“It’s Necessary to Remember”: Andy Guzmán ’22 on the Transformative Power of the Atrocity Studies Minor
“I believe there is a need for more atrocity and genocide history to be taught in schools. I maybe got a few days on the Holocaust in high school, and that was it,” says Andy Guzmán ’22, who—in addition to his International Relations and Policy Studies major—will graduate with a School of Education minor in Atrocity Studies and the Practices of Social Justice.
“This history that is missing from schools does not allow for people to understand the severity of atrocities,” continues Guzmán. “It is much easier to avoid subject matter that makes people feel uncomfortable, but that prevents the world from really knowing how horrific atrocities such as the Holocaust and slavery were. There are many important conversations we are not having. We need more conversations about slavery and about how its legacy continues to affect our institutions, such as education, medical care, and public safety.”
Guzmán—who was born in the Dominican Republic and emigrated to New York City’s Washington Heights neighborhood as a child—says he became deeply interested in international relations and human rights while still in high school. That’s where he took classes in global studies and world history, augmenting that knowledge with a talent for language acquisition. He taught himself to speak Italian at age 16.
“I sharpened my Italian skills during Syracuse University’s Discovery Florence program as a translator for Libera, an NGO,” explains Guzmán. “I’m interested in becoming a polyglot. Spanish is my mother tongue, and I hope to also gain full proficiency in French and Arabic someday. My international relations regional focus is on the Middle East and North Africa.”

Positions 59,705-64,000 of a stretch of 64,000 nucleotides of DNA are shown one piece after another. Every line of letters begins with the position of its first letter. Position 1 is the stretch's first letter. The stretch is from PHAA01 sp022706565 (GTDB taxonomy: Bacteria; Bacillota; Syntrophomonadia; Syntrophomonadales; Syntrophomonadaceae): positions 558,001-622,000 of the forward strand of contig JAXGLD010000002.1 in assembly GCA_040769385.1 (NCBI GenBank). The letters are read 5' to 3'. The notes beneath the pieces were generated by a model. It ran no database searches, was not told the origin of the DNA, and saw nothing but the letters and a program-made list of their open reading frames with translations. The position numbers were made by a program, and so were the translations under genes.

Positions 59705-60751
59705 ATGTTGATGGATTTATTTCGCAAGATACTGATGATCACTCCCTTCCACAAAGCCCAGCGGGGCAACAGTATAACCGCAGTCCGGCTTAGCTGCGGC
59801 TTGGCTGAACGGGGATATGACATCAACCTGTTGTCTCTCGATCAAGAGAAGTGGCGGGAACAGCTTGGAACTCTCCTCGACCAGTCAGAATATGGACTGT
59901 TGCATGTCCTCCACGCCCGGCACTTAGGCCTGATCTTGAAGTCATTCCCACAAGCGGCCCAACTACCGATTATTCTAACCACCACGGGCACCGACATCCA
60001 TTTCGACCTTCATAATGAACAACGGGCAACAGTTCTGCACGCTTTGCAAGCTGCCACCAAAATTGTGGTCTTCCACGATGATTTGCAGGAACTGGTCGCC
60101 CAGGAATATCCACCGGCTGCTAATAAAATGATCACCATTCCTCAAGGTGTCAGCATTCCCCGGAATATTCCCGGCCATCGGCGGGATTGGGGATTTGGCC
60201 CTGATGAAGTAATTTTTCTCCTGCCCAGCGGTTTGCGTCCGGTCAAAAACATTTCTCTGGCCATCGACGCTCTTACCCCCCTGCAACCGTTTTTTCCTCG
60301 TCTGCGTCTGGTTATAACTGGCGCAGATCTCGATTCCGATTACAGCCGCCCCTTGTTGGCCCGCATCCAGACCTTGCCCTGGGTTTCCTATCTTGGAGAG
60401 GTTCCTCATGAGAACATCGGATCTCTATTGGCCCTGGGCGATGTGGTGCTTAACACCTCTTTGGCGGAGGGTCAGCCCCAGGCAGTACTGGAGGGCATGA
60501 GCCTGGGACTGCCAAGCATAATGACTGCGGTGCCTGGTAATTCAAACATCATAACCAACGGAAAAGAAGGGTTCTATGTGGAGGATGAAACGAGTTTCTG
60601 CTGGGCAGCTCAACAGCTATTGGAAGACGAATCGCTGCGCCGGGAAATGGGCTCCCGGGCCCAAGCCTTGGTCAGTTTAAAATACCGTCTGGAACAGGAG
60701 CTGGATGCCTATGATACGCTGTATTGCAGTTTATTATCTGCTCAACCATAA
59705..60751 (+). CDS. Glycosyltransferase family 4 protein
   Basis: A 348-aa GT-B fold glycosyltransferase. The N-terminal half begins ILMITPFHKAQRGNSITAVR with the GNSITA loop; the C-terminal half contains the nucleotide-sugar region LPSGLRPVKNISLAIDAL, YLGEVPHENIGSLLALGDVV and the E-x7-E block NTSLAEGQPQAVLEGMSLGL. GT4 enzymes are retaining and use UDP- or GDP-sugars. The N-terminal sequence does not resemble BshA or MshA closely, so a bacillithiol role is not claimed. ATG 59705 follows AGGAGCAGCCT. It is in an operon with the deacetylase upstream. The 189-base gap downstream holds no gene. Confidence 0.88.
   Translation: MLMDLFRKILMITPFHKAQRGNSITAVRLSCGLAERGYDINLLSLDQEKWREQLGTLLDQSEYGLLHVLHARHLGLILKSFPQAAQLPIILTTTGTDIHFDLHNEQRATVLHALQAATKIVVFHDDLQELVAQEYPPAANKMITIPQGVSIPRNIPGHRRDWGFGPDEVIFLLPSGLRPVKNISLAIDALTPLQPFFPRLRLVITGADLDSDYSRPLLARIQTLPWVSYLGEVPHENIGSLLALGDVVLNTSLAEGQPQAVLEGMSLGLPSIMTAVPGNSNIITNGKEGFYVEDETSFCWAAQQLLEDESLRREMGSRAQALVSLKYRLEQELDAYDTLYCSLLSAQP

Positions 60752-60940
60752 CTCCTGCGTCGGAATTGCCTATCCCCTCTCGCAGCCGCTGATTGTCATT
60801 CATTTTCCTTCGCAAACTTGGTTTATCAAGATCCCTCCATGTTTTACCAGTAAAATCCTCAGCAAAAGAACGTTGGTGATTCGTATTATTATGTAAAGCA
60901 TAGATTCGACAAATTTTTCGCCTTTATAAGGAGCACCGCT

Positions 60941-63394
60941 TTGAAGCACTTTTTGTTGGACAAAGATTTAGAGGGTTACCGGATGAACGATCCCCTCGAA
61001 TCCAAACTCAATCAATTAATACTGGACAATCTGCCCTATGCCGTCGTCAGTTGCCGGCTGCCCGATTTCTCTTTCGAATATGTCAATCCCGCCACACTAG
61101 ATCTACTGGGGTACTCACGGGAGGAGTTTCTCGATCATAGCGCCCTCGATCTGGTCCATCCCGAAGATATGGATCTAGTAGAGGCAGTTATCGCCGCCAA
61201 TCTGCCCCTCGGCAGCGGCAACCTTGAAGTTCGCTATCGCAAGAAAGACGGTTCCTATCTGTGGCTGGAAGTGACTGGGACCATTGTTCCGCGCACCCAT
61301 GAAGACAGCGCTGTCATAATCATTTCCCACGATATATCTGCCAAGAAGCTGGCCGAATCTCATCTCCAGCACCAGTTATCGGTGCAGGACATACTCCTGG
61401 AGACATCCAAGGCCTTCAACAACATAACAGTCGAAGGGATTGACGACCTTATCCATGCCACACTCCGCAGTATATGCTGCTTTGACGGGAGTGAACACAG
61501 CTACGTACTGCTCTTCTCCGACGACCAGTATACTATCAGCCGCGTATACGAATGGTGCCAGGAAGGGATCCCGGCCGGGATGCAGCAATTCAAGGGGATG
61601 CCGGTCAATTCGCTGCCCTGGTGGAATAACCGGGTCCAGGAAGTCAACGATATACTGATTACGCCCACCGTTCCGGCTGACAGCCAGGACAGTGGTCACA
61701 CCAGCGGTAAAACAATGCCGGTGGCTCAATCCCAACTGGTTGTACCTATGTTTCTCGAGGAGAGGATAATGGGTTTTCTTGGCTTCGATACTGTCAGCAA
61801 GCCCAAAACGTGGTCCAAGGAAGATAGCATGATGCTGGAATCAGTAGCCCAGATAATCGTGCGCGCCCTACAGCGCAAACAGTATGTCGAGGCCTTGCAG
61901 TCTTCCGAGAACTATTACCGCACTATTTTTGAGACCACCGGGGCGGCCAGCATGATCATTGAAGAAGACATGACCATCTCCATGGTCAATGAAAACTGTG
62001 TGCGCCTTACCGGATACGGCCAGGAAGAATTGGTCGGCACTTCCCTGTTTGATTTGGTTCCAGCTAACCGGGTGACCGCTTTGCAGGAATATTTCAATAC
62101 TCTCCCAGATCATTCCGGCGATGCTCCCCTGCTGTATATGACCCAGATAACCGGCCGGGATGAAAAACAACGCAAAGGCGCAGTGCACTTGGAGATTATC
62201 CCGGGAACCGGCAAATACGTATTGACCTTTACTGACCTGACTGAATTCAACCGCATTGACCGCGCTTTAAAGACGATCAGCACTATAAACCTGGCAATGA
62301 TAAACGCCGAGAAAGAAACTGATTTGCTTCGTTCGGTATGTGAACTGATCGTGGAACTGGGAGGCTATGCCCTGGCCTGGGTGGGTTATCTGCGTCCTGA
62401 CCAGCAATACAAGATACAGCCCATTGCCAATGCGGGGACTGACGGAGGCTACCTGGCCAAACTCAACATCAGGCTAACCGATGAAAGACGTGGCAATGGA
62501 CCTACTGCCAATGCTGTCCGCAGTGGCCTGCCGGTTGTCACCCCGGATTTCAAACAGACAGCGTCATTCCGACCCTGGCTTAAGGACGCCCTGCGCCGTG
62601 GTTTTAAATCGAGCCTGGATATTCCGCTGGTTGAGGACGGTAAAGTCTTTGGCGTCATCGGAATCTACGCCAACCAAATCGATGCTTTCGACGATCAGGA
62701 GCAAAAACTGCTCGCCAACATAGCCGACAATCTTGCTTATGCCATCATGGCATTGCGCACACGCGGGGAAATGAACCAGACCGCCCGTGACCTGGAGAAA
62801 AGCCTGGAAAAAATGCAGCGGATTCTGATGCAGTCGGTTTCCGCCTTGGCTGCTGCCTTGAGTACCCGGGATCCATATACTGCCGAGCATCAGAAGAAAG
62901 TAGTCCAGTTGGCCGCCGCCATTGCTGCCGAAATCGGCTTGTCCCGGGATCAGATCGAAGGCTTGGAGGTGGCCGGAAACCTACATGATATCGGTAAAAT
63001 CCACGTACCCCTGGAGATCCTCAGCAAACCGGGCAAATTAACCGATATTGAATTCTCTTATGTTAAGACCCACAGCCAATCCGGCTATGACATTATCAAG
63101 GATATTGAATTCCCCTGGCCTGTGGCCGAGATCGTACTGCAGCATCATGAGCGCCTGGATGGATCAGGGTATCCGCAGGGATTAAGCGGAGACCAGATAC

Past and Future
Guzmán says that as a student in the Maxwell School of Citizenship and Public Affairs, he learned about the Atrocity Studies minor through word of mouth. “I was looking to add another major or minor, so I began researching other programs in my sophomore year. That’s when I discovered I had already taken some classes toward the Atrocity Studies minor because I was interested in them.”
Directed by Julia M. White, an associate professor in the School of Education’s Department of Teaching and Leadership, Atrocity Studies and the Practices of Social Justice is an interdisciplinary program that examines violations of humanitarian law and other human rights issues in an effort to “confront the past and transform the future.”
Cross-campus courses encompass the history of atrocities (“Nazi Germany and the Holocaust,” for example); challenging dehumanization (“Race, Gender and Sexuality in the African Diaspora”); and human rights and education (“International Education for Transformation”).
Students have the opportunity to study abroad in Central Europe, France, or Chile—they may apply for the Himan Brown Fellowship to support study abroad experiences—and they must complete either an internship or capstone project.
“Both of these options are important,” observes Professor White. For instance, capstone projects allow students to delve deeply into scholarly interests related to human rights and social justice. “I have had students research gender and reproductive rights in Central Europe and cases related to education in the European Court of Human Rights.”